As a burning super moon crept above the hills of Southern California’s high desert, it cast into relief the silhouettes of thousands of people and Joshua Trees dancing in unison to the beat of Desert Daze music festival. Together we thumped and bobbed, dust covered and mesmerized by the insane riffs raining down from the main stage. Bound by the moonshine and united under bandana masks, we joined the collective conscious of rock & roll.
Desert Dazed, But Not Confused
For the first time Desert Daze — a festival of music now in its fifth year — moved from spring to fall, bringing bands and fans out to the desert Oct. 14-16. While it has changed in ways since its debut in 2012 (when it was an insane undertaking of more than 120 bands performing on two stages over 11 days), Desert Daze remains intentionally small in comparison to the Coachellas and Lalas of the music world, focusing on providing a consistent, reliable experience that for the most part eschews typical festival culture pitfalls.
This year that meant a three-day event with 70+ bands that melted minds across the Institute of Mentalphysics, a 420-acre desert retreat center with Frank Lloyd Wright architecture some 120 miles east of Los Angeles in Joshua Tree. Though the fest wasn’t strictly broken into genres, each day carried a definite undertone with it: Friday plucked jammy, while Saturday pitted punk, and Sunday tripped on a psychedelic lean. Droves of psych-loving campers and day passers made the trek to bask in the musical rays of bands like Primus, Television, Washed Out, the Black Angels, Godspeed You! Black Emperor, the Sonics, Foxygen, Thee Oh Sees, Temples, Pond, and more.
One of the many things Desert Daze got right is the schedule. Unlike many large festivals, here few bands had to compete with overlapping set times. The two main stages (Moon and Block) roared just a short distance apart and rotated acts back-to-back, while a brief downhill trek past vendors led to the Wright Tent, where shorter sets had to share the spotlight only briefly with the larger stages.
Day 1 Photos
All About That Bass Line
Headliners may be the main draw for many attendees, but it’s the earlier sets from those lesser-known bands that really shape any festival experience. At Desert Daze that translated into transcendent performances from a few notables, including Thao & the Get Down Stay Down, who filled the Wright Tent with tracks from their latest record, A Man Alive, a decidedly more intense collection of songs from their previous work. The punk-rock, all-female stylings of the Coathangers never disappoint, particularly when paired with desert sunset haze and a sand-kicking mosh pit. Metz, another three-piece who played the sun down on Day 3, were equally compelling, while the dreamy psychedelic tinges of Sugar Candy Mountain were sweet as can be.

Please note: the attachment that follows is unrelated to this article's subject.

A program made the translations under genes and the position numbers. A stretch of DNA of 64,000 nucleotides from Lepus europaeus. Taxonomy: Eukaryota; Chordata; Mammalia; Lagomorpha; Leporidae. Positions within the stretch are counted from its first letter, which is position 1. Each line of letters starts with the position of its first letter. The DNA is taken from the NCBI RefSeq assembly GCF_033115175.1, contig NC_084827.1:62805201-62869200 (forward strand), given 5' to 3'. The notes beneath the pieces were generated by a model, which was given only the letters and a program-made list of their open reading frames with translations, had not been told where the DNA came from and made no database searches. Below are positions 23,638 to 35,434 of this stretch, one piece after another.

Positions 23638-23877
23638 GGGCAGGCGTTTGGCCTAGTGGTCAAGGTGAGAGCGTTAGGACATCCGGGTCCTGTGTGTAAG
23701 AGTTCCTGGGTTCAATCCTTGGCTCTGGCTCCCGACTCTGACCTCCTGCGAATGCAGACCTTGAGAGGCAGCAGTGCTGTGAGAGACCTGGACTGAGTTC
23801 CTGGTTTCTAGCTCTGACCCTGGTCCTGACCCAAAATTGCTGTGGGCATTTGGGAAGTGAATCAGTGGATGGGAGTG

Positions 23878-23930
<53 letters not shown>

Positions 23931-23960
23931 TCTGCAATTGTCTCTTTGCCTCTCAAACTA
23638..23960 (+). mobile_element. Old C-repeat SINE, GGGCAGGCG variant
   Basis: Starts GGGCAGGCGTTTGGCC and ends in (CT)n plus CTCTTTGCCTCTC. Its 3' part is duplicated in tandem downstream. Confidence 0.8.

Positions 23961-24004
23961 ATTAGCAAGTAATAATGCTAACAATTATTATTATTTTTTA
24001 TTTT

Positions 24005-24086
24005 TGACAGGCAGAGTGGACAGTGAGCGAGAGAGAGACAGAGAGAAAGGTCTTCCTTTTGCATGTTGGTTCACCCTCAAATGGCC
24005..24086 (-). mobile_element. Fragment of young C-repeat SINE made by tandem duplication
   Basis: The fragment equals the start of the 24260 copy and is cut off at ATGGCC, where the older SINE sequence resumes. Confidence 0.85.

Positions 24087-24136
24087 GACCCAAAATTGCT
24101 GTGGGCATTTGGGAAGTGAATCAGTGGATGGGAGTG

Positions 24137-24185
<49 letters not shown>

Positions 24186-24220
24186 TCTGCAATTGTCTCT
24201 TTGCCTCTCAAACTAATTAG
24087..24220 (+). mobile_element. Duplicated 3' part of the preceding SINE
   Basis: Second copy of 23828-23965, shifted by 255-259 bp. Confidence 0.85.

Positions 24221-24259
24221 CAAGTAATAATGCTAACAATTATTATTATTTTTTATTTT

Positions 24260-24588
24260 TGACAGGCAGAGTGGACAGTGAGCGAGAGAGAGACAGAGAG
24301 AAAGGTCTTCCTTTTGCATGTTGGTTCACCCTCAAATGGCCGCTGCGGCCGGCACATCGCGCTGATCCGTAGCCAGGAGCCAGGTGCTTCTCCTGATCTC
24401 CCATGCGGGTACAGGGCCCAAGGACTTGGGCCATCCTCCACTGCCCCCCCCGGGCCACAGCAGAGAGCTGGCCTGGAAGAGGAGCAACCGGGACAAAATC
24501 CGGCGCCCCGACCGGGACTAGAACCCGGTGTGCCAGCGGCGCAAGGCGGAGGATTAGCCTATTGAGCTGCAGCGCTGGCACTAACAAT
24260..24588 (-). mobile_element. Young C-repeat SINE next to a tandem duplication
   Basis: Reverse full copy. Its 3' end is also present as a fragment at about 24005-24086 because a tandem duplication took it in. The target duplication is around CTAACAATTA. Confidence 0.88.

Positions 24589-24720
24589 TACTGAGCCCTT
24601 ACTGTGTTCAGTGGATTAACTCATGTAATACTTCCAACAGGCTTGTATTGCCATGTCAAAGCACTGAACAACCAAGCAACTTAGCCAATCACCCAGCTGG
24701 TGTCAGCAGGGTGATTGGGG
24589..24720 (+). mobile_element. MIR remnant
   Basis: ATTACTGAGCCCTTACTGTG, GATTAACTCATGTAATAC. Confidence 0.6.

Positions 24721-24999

While the music that rattled the three outdoor stages was the focus, additional programming included speakers, yoga, film screenings, various healings and readings, and sound baths (a high desert specialty). In all, being at Desert Daze took little effort — if anything, the festival fed energy back into its participants, a rarity in this scene.
Day 2 Photos
Reasons to Go:
- It’s pure mellow. The crowd kept it cooler than even Newport Folk Festival, which is full of old-timey softness. There’s something to be said for the hippie-ish crowd here — this was hands down the friendliest festival this writer has attended.
- The lineup is consistently killer. The Desert Daze track record is trustworthy (hello, Moon Block organizers!), which means that new-music discovery is inevitable.
- There’s a strong environmental lean. The festival ran a recycling program that gave out VIP tickets to next year’s Desert Daze in exchange for collected cans, cups, and the like collected and turned in. Plus there were no plastic water bottles to be seen — the fest hydrated solely on Boxed Water.
- The costs were appropriate, for the most part. Sure, a PBR set you back $7 at the bar, but security was super lax in terms of letting people bring in their own boozy goods, so long as glass bottles were left at home. Three-day festival passes started at $140, camping at $75, and the whole thing was all-ages. Which brings us to reason No. 5.
- It’s family friendly. Seeings kids rock out with their parents is kind of rad. No, scratch that — it’s straight up priceless. Underage kids have too few opportunities to see live music in a setting that isn’t (solely) about getting high.
Day 3 Photos
- Thao & the Get Down Stay Down frontwoman Thao Nguyen’s out-of-body intensity during her set ender, “Meticulous Bird.”
- Thee Oh Sees’ dual drummers. Enough said.
- The super moon’s red glow as it rose massively and quickly behind the Moon Stage between sets.
- Sugar Candy Mountain’s brunch set on Day 3, with frontwoman Ash Reiter thanking Primus for opening for them the night before.
- The Black Angels ripping through their debut record, “Passover,” in its entirety to celebrate the album’s 10th anniversary.
- Three days straight of black boogers caused not by smog but by desert dancing.
- Australian outfit Pond (with members of Tame Impala) spewing somehow uplifting self-deprecation between songs.
- The casual style of Part Time frontman David Loca, with one hand on the wireless mic and the other slouched in his pocket.
- Deap Vally inviting the unofficial mascots of the festival to dance onstage.
- Cherry Glazerr frontwoman Clementine Creevy just being Clementine Creevy.
- Gazebo hangs with a rotating cast of new friends and midnight naps in the Mystic Bazaar.
Hannah Lott-Schwartz is a lifestyle journalist based in San Diego. You can creep on her on both Instagram and Twitter at @itsaseahorse or read more of her work at itsaseahorse.com or journalistmusttravel.com, her forthcoming travel and lifestyle website. She attended Desert Daze on a complimentary three-day press pass in order to cover the festival for We Said Go Travel.